Developed by Isabel Myers and Katharine Briggs, the MBTI categorizes individuals into one of 16 personality types based on four dimensions of personality – introversion/extraversion, sensing/ intuition, thinking/feeling and judging/perceiving.  The DiSC, another popular type-based personality assessment developed by psychologist William Moulton Marston, uses four main personality profiles – (D)ominance, (i)nfluence, (S)teadiness and (C)onscientiousness, to classify people into 12 personality types. 

Trait-Based Personality Assessment

Unlike type-based assessments, which categorize individuals into specific personality types, trait-based assessments focus on measuring the degree or intensity of various personality traits within an individual. This approach provides a more nuanced view of personality by revealing the unique combination and strength of different traits within an individual.

Almost all trait-based personality assessments are based on the Five-Factor Model (FFM), which uses five broad domains to measure personality – Openness, Conscientiousness, Extraversion, Agreeableness and Neuroticism. The five domains are also known as the Big Five personality traits and by the acronyms OCEAN or CANOE. Some examples of trait-based assessments include the WorkPlace Big Five Profile™ (WPB5) and NEO Personality Inventory (NEO-PI). In the WPB5, the Big Five personality traits have been renamed as Originality, Consolidation, Extraversion,  Accommodation and Need for Stability to better reflect their relevance in the work environment.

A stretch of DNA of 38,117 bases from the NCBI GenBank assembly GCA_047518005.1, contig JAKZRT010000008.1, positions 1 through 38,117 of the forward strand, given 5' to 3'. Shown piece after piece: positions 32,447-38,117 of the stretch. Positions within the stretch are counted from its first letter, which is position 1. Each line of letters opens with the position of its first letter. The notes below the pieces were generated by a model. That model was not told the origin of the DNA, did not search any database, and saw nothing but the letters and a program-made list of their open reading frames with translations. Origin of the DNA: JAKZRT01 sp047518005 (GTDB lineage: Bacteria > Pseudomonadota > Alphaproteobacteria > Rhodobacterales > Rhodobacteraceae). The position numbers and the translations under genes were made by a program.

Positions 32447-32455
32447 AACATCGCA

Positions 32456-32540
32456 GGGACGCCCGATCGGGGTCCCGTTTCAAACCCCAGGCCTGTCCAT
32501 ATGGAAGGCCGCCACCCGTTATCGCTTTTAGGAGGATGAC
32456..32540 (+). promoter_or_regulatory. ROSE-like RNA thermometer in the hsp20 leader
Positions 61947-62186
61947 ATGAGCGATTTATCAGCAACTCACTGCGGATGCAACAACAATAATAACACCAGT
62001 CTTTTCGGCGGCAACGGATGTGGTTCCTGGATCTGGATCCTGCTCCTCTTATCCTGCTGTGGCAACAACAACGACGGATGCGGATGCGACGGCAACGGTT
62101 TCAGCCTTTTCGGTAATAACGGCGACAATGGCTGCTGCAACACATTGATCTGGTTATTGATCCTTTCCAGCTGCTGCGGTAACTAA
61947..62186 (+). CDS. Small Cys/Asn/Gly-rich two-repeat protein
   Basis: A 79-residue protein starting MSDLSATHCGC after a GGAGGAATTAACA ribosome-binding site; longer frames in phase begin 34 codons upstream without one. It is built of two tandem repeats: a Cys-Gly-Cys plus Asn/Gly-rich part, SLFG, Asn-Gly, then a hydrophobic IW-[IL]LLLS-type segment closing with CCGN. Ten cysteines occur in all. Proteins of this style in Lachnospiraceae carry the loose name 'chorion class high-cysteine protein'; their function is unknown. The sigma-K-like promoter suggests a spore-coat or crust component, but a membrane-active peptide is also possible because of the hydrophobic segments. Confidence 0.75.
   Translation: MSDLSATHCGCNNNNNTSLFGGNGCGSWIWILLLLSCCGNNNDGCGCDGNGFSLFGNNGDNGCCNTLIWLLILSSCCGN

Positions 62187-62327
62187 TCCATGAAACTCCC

Comparison of Type-Based and Trait-Based Assessments

Type-based assessments are popular as they are easy to understand and offer definitive descriptions of an individual’s personality. They provide a common language and framework for people to understand and communicate about their personality types. Such personality tests are often used by employers in teambuilding or hiring to find out the working style of individuals and how they might fit into the team or organisation. Due to their simplicity and straightforwardness, they are also widely used by individuals to better understand their own strengths and weaknesses, leading to improved self-awareness and interpersonal skills.